Articles Posted in Pedestrians/Bicyclists

The Florida Department of Highway Safety and Motor Vehicles is joining forces with local law enforcement this October to bring attention to National Pedestrian Safety Month.

Our pedestrian injury lawyers have written extensively about the epidemic of serious and fatal pedestrian collisions throughout Florida. South Florida, in particular, has been repeatedly cited as the most dangerous location in the nation for walkers, with Cape Coral, Orlando, and Miami all making the list of 5 most dangerous metro areas in the country for pedestrians.intersection1-300x225

“Last year, we lost more than 700 Floridians – our friends, family members, neighbors, and coworkers – in senseless and preventable pedestrian-involved crashes,” said FLHSMV Executive Director, Terry L. Rhodes. “Pedestrian safety is not a one-way street – it’s the responsibility of all road users, and it’s crucial that motorists and pedestrians alike stay alert and look out for one another’s safety.

Last year, more than 8,000 pedestrian collisions in Florida claimed 712 lives, accounting for 1 in every 5 traffic fatalities. The Governor’s Highway Safety Association reports Florida pedestrian deaths declined by 2 percent last year, the first decline in more than a decade. However, the state still ranked deadliest in the nation behind California, which was the only state to report more than 1,000 walking deaths.

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Pedestrians were already at high risk before the pandemic. Particularly in Southwest Florida, which has consistently ranked among the nation’s deadliest locations for pedestrians. A lack of infrastructure like streetlights and sidewalks, urban sprawl, a significant transient population, and explosive growth have all been factors that have contributed to the risks.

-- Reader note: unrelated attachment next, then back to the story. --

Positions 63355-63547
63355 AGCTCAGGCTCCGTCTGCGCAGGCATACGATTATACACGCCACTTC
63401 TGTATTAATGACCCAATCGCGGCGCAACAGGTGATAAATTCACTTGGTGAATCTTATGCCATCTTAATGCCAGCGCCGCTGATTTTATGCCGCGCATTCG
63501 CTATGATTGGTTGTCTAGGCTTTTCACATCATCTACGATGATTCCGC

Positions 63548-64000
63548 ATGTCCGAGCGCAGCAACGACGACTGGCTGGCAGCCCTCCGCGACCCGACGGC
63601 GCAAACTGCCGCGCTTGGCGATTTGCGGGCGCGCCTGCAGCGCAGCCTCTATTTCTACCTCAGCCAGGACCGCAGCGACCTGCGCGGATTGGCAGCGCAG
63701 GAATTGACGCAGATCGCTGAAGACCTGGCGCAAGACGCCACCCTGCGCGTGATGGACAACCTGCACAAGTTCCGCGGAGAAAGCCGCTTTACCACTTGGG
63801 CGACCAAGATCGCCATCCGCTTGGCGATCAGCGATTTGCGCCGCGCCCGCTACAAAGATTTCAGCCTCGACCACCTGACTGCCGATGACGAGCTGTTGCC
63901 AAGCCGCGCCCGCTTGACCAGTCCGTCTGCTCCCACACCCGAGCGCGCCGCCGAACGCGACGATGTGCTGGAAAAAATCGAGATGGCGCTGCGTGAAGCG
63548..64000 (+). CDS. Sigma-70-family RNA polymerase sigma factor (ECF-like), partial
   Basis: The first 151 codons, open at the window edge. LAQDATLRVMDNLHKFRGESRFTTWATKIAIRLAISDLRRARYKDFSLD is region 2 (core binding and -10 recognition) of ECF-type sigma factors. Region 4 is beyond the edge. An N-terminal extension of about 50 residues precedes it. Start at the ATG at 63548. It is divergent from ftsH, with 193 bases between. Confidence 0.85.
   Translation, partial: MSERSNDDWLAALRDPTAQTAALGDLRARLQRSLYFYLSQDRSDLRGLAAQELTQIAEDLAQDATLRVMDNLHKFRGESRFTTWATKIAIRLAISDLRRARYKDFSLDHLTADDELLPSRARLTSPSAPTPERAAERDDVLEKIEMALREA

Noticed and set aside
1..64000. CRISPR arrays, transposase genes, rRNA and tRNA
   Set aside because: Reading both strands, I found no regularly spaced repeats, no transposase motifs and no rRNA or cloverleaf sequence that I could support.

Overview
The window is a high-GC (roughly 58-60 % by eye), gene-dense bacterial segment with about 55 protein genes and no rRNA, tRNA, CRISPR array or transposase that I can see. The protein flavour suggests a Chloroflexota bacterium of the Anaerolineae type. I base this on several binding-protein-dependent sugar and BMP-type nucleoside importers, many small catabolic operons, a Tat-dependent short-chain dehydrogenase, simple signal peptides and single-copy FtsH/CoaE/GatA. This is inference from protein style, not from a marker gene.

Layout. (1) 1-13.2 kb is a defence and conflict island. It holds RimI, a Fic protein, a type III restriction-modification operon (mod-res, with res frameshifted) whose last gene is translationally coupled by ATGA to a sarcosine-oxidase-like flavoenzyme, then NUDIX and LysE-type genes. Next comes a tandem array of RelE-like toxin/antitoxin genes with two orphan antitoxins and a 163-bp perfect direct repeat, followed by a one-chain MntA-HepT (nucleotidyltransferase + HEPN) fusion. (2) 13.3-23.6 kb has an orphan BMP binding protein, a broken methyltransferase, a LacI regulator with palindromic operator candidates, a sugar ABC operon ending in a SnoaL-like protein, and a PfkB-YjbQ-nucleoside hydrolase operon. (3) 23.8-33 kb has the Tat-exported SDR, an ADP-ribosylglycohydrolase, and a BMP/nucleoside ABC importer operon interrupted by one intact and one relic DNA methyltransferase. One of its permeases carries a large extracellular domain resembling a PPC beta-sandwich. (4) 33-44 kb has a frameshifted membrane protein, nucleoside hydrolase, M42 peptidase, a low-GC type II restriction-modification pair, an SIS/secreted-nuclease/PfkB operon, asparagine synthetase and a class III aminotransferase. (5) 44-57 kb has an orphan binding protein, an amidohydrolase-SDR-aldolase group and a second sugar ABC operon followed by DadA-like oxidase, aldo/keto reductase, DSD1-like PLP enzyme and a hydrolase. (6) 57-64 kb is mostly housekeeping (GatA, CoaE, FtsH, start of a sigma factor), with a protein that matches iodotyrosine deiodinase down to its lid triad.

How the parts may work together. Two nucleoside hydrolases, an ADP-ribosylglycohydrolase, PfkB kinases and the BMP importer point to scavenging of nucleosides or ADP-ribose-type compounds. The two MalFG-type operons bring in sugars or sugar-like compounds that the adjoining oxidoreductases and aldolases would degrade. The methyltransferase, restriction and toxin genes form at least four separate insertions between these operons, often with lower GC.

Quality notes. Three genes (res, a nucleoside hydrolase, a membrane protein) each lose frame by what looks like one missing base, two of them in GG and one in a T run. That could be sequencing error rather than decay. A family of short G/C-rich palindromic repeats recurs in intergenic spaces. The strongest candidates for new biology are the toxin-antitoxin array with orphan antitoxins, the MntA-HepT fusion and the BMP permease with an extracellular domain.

But now there is evidence that the coronavirus pandemic has made walking even more dangerous. pedestriansafety-1-225x300

The Governor’s Highway Safety Association reports the number of fatal pedestrian accidents increased in 27 states, despite reductions in overall traffic as a result of pandemic restrictions.

Nearly 3,000 pedestrians were killed, an increase of 20 percent, despite a 16.5 percent decrease in traffic.

“Walking should not be a life and death undertaking, yet many factors have combined to put pedestrians at historical levels of risk,” Jonathan Adkins, the group’s executive director, said in a news release. Florida was among 7 states that accounted for more than half of all traffic deaths. The others were Arizona, California, Georgia, New York, North Carolina and Texas.

The number of pedestrian deaths is on the rise nationwide. Walkers now account for 1 in 6 traffic deaths, up from about 1 in 8 in 2010.

Alcohol is often a contributing factor, with more than half of all fatal collisions involving an intoxicated driver or walker.

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With the time change, comes later light. While this is a welcome change for many, including tourist destinations, restaurants and other local businesses trying to recover from COVID-19 restrictions, it also makes for dark mornings, especially over the next month as Southwest Florida days lengthen toward summer.

Numerous studies have been done on many aspects of Dayintersection1-300x225light Savings Time, with mixed results. Until the 1800s, cities set their clocks by the sun. While this could result in minor differences, it worked for everyone until the trains needed to run on time. By the start of the 1900s, time zones had been established but it was not until World War 1 that Daylight Savings Time became standard in the United States.